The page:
When the three bands of soldiers decide to hold a Christmas Eve truce, the men reluctantly meet on middle ground in no man's land for a ceasefire. At first tentative, the soldiers eventually realize they are all merely men who wish to live their lives without the devastating carnage World War I-the war to end all wars-brings to them and their families. Together they share pictures and rations in a small moment of peace.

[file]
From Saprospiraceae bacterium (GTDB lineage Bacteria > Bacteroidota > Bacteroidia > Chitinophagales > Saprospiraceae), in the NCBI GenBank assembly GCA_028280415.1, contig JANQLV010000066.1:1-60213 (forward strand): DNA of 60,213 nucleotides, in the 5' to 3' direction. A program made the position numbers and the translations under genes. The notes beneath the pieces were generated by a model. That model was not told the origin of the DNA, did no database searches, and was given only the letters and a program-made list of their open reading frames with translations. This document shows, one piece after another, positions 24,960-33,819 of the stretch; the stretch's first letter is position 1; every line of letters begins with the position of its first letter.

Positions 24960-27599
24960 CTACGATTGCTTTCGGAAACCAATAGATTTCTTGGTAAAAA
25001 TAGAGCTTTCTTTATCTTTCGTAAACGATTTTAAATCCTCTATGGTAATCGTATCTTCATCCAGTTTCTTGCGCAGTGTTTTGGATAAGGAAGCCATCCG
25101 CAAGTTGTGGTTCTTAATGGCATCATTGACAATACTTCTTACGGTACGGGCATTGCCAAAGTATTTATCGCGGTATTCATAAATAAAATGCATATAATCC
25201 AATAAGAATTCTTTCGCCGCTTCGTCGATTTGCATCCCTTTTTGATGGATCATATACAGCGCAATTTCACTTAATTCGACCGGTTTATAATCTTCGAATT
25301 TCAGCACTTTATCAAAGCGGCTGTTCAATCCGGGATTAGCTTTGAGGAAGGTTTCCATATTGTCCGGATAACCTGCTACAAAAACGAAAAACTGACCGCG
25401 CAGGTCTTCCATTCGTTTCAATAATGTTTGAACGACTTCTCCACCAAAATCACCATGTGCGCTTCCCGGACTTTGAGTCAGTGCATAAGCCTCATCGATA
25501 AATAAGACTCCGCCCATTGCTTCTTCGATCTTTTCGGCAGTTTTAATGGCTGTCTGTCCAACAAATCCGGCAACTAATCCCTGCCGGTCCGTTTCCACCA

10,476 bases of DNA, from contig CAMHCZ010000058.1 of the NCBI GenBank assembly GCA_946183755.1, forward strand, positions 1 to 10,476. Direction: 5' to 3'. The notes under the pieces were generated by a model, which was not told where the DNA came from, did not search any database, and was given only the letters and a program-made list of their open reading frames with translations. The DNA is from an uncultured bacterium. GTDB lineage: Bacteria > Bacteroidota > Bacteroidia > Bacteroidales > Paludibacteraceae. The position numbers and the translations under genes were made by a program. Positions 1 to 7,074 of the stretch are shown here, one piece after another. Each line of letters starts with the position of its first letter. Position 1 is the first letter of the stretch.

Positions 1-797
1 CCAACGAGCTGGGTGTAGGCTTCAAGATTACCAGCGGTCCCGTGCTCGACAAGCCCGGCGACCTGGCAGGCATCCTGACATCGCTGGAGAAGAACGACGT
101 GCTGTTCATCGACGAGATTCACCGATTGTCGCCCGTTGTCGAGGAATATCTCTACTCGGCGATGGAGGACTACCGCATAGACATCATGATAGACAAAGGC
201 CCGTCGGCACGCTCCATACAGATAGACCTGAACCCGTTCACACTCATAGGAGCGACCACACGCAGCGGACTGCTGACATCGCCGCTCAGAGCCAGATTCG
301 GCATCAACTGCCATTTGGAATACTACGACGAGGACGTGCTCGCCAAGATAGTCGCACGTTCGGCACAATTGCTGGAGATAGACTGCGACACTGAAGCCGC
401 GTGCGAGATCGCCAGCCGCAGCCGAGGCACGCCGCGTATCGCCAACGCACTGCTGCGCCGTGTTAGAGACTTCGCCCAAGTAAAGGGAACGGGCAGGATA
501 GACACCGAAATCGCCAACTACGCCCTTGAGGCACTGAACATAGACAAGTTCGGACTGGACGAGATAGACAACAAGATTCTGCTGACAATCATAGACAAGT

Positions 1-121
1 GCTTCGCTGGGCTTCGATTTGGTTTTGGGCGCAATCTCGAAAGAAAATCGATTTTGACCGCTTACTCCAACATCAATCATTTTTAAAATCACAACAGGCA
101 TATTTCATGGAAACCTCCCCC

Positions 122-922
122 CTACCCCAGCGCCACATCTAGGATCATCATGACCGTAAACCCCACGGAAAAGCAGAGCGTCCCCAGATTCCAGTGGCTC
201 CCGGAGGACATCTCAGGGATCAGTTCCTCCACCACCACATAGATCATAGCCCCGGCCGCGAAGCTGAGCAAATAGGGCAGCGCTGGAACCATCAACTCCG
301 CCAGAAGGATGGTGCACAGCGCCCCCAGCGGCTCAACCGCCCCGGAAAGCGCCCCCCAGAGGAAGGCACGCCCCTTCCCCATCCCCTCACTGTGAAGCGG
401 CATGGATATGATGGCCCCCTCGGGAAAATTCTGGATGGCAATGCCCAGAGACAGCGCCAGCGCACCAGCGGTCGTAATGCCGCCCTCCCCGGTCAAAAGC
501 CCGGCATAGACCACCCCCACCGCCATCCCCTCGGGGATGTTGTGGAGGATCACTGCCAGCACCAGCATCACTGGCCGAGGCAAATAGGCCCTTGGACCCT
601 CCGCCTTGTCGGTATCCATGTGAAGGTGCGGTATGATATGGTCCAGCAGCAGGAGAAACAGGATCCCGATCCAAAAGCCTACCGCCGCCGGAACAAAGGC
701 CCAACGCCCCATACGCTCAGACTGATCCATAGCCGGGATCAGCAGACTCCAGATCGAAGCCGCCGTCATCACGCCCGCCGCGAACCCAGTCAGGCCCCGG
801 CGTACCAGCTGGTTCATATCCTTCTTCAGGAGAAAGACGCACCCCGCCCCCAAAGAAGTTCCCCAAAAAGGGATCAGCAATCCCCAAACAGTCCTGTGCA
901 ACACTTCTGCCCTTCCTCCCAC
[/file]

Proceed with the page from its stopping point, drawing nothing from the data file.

In one heart-rending scene from Christmas Day, the three leaders gather their men to bury all the dead, regardless of nationality, to honor them. The opera singer, Nikolaus Sprink, allows his love and music partner, Anna Sørenson, to travel with him to the front so they can be together after a holiday celebration with German hierarchy. Anna sings for the gathered troops, and to see the line of dead bodies across the stage contrasted with the love between these two opera singers provides a heightened sense of each emotion. Ardent and insightful, love and sorrow bloom anywhere, even on a battlefield where hate hides in another heart of the Scottish brother who lost his sibling on the front lines. The one brother left behind seeks revenge from the others for that lost life.